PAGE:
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Upset woman suffering from tinnitus laying in bed on her stomach with a pillow folded over the top of her head and ears.

Invisibility is a very useful power in the movies. The characters can often do the impossible if they possess the power of invisibility, whether it’s a starship with cloaking ability or a wizard with an invisibility cloak.

Unfortunately, invisible health conditions are no less potent…and they’re a lot less fun. As an example, tinnitus is an extremely common hearing disorder. Regardless of how good you may look, there are no external symptoms.

But for people who experience tinnitus, though it may be invisible, the affect may be considerable.

What is tinnitus?

So we know one thing: you can’t see tinnitus. In fact, tinnitus is a disorder of the ears, meaning that symptoms are auditory in nature. You know that ringing in your ears you sometimes hear after a rock concert or in a really silent room? That’s tinnitus. Now, tinnitus is quite common (somewhere around 25 million individuals experience tinnitus every year).

There are lots of other presentations of tinnitus besides the typical ringing. Some people could hear buzzing, crunching, metallic sounds, all sorts of things. The one thing that all of these noises have in common is that they aren’t actual sounds at all.

In most cases, tinnitus will go away quickly. But tinnitus is a persistent and incapacitating condition for between 2-5 million people. Think about it like this: hearing that ringing in your ears for a few minutes is irritating, but you can distract yourself easily and move on. But what if that sound never goes away? It’s easy to imagine how that might begin to substantially affect your quality of life.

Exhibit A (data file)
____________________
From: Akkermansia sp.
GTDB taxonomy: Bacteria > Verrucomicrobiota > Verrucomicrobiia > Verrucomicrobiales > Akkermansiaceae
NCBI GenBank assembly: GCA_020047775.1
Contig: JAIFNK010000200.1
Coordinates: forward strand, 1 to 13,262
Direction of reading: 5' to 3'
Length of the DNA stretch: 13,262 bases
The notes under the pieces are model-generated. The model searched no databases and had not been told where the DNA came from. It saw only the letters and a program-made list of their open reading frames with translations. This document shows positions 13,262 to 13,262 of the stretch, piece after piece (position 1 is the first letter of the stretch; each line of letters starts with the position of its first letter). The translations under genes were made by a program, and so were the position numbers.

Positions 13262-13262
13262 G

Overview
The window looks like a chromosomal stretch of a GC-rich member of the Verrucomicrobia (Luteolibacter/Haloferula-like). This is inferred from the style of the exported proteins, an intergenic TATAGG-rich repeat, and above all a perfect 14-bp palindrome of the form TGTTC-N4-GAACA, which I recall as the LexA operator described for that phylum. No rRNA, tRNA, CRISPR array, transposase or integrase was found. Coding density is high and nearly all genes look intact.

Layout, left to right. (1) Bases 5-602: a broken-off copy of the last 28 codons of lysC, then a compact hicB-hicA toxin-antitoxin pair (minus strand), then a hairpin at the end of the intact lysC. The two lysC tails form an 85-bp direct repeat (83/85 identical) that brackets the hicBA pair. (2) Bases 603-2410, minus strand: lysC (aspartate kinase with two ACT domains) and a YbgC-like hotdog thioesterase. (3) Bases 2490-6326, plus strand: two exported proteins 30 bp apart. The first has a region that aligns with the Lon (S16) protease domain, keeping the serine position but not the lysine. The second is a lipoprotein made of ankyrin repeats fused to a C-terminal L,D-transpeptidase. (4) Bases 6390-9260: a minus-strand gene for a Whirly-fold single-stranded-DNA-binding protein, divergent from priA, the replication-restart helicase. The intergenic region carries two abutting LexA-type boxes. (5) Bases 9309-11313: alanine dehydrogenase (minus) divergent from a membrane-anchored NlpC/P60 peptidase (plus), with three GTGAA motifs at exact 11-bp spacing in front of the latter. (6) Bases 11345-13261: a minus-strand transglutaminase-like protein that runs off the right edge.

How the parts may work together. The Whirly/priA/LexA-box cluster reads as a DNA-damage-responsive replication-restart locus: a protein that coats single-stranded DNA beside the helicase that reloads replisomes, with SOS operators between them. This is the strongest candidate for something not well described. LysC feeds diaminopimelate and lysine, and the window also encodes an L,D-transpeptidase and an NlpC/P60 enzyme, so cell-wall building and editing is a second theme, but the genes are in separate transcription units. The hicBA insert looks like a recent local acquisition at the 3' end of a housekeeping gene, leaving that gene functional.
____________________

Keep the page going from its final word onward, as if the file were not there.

Tinnitus causes

Have you ever had a headache and attempted to narrow down the cause? Are you catching a cold, are you stressed, or is it allergies? The trouble is that lots of issues can trigger headaches! The symptoms of tinnitus, though rather common, also have a large number of causes.

Sometimes, it may be really apparent what’s causing your tinnitus symptoms. But you may never really know in other cases. Generally speaking, however, tinnitus might be caused by the following:

  • Ear infections or other blockages: Inflammation of the ear canal can be generated by things like seasonal allergies, a cold, or an ear infection. This sometimes causes ringing in your ears.
  • Noise damage: Tinnitus symptoms can be triggered by exposure to excessively loud noise over time. One of the leading causes of tinnitus is exposure to loud noises and this is quite common. The best way to counter this type of tinnitus is to stay away from excessively loud locations (or wear hearing protection if avoidance isn’t possible).
  • Certain medications: Tinnitus symptoms can be caused by certain over-the-counter and prescription drugs. Once you quit taking the medication, the ringing will usually go away.
  • Colds or allergies: Inflammation can occur when a lot of mucus backs up in your ears. And tinnitus can be the outcome of this inflammation.
  • Meniere’s Disease: This is a disorder of the inner ear that can cause a large number of symptoms. Amongst the first symptoms, however, are usually tinnitus and dizziness. Permanent hearing loss can happen over time.
  • Head or neck injuries: The head and neck are extremely sensitive systems. So head injuries, particularly traumatic brain injuries (including concussions)–can end up producing tinnitus symptoms.